'Diabetes Mellitus (DM) and/or its related complications' (hyperosmolar state, vasculopathy, ulcers, nephropathy, etc.) were recorded as a contributory primary cause of death in 5 patients, all of whom were on the acute MoE wards. The corresponding figure for DM when recorded as a contributory secondary cause of death was noted in 16 patients, with 2 entries on the ASU and 14 entries on the acute MoE wards. Other notable endocrine conditions recorded as a primary or secondary contributory causes of death were 'Addison's Disease' or 'Adrenocortical Insufficiency'/'Hypoadrenalism' (2 entries) and 'Hypothyroidism' (1 entry).

'Dementia' (either further subcategorized or not) was recorded as a contributory primary or secondary cause of death in a total of 21 entries across both the ASU and acute MoE wards. Three entries indicated 'Vascular Dementia' with 1 entry (0.3%) in Part 1 of the MCCD and 2 entries (1%) in Part 2 of the MCCD respectively. Four entries (2%) reflected 'Alzheimer's Dementia', with all of these noted in the Part 2 of the MCCD. Two entries documented 'Parkinson's Disease Associated Dementia' with 1 entry (0.3%) in Part 1 of the MCCD and 1 entry (1%) in Part 2 of the MCCD respectively. There was a subtotal of 12 entries in which the Dementia was not classified further (i.e. 'Unspecified Dementia'): Part 1 of MCCD had 3 such entries (1%), and Part 2 of the MCCD had 9 such entries (4%).

A further solitary case (1%) on an acute MoE ward had been recorded as 'Cognitive Impairment' on the Part 2 of the MCCD, and was therefore not included in the earlier quoted total figures for the 'Dementia' related causes.

'Delirium' was reflected as contributory to secondary cause of death in 6 cases (3.4%), all of whom were on the acute MoE wards.

Although not noted to have a specific ICD-10 code, the term 'Frailty' was nevertheless noted to have been documented as contributory to the primary or secondary cause of death in a total of 12 cases, with 2 entries on the ASU and 10 entries on acute MoE wards. Overall, the use of the term 'Frailty' was documented as contributory to the primary cause of death in 3 MCCDs (i.e. 1% of 343 entries across both the ASU and acute MoE wards), and as contributory to secondary cause of death in 9 MCCDs (i.e. 4% of 235 entries across both the ASU and acute MoE wards).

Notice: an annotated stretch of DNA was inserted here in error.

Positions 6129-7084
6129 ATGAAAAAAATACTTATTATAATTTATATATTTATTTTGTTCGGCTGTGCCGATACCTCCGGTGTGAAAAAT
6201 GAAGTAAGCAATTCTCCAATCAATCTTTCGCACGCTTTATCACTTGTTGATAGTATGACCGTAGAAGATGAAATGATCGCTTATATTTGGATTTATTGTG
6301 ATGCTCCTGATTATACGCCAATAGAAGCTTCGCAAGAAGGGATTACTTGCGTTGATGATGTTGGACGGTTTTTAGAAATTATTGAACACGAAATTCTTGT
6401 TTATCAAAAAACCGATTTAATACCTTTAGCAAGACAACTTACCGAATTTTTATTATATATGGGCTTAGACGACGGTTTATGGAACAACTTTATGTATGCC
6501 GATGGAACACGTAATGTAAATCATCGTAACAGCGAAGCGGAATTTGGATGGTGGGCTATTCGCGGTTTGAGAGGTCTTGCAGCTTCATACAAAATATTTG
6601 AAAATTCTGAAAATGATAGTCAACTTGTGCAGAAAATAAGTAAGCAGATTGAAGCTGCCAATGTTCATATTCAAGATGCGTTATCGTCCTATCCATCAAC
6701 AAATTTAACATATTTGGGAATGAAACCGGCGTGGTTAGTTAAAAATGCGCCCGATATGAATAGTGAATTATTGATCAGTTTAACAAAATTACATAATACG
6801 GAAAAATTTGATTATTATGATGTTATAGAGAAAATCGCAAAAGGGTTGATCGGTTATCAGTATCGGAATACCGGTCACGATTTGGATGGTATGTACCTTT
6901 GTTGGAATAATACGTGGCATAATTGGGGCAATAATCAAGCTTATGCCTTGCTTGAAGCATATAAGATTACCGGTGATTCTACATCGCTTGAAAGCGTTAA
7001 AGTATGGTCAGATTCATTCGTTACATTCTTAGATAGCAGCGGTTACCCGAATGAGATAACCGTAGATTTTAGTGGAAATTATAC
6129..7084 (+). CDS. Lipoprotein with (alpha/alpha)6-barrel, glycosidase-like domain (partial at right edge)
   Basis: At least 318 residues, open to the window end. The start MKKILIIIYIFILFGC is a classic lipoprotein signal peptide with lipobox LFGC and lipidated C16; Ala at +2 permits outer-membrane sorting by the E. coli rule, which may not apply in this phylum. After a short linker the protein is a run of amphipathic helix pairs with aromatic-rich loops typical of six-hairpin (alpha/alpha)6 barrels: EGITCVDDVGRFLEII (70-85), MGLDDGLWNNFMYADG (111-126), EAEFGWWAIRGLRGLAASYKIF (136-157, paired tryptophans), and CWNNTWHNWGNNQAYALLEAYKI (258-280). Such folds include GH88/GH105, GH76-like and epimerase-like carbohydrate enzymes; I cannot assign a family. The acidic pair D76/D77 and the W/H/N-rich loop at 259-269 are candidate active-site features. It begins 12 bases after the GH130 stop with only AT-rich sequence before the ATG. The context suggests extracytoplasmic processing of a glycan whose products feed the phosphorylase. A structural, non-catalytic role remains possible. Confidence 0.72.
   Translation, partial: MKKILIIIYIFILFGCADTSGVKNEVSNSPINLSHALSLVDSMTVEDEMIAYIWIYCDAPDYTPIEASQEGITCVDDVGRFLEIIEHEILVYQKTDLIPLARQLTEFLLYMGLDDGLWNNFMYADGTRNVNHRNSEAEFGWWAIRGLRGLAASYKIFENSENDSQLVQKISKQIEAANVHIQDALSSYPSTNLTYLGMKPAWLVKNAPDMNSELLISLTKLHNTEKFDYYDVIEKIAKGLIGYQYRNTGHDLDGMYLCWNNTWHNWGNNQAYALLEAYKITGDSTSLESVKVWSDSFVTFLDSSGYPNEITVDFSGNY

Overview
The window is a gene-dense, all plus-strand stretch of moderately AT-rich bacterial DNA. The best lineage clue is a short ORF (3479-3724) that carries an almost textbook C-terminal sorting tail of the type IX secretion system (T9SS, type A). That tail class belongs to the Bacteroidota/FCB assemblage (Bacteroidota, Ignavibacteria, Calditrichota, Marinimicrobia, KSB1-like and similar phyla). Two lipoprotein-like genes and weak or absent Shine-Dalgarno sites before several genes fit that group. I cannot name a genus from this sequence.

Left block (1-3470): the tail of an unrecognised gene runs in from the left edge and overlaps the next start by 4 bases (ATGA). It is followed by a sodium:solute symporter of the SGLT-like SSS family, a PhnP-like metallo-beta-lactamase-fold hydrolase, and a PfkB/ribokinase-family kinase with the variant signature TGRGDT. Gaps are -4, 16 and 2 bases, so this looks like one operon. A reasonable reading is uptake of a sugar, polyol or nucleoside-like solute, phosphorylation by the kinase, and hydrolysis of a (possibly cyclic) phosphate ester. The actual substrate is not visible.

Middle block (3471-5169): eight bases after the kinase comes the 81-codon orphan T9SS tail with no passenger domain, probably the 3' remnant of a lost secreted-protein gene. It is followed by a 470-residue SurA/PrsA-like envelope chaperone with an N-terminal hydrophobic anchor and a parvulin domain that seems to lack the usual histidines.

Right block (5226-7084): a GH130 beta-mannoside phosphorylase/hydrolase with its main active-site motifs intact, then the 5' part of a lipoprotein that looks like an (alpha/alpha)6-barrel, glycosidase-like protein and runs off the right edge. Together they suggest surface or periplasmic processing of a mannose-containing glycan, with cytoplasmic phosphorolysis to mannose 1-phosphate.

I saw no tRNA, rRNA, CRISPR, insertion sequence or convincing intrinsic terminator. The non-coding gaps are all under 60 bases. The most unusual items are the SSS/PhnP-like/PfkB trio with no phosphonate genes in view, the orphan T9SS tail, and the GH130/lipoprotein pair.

'Reduced Mobility' or 'Immobility' (considered as abnormalities of gait and mobility in ICD-10) were listed as an associated primary cause of death in 9 cases (i.e. 1% of 343 entries in the Part 1 of the MCCD), with 2 entries on the ASU and 7 entries on the acute MoE wards. No cases of immobility were noted to have been recorded as a secondary cause of death on the MCCDs during the study period.

'Acute Pulmonary Embolism' was recorded as either a primary or secondary cause of death in a total of 9 cases (2.6% of all entries). This comprised of 3 entries (2.7% of 111 entries) on the ASU, and 6 entries (2.6% of 234 entries) on the acute MoE wards.

'Falls', which could be more clearly categorized as 'external causes of accidental injury' (based on ICD-10) were recorded as contributory to secondary cause of death in 2 patients on the acute MoE wards.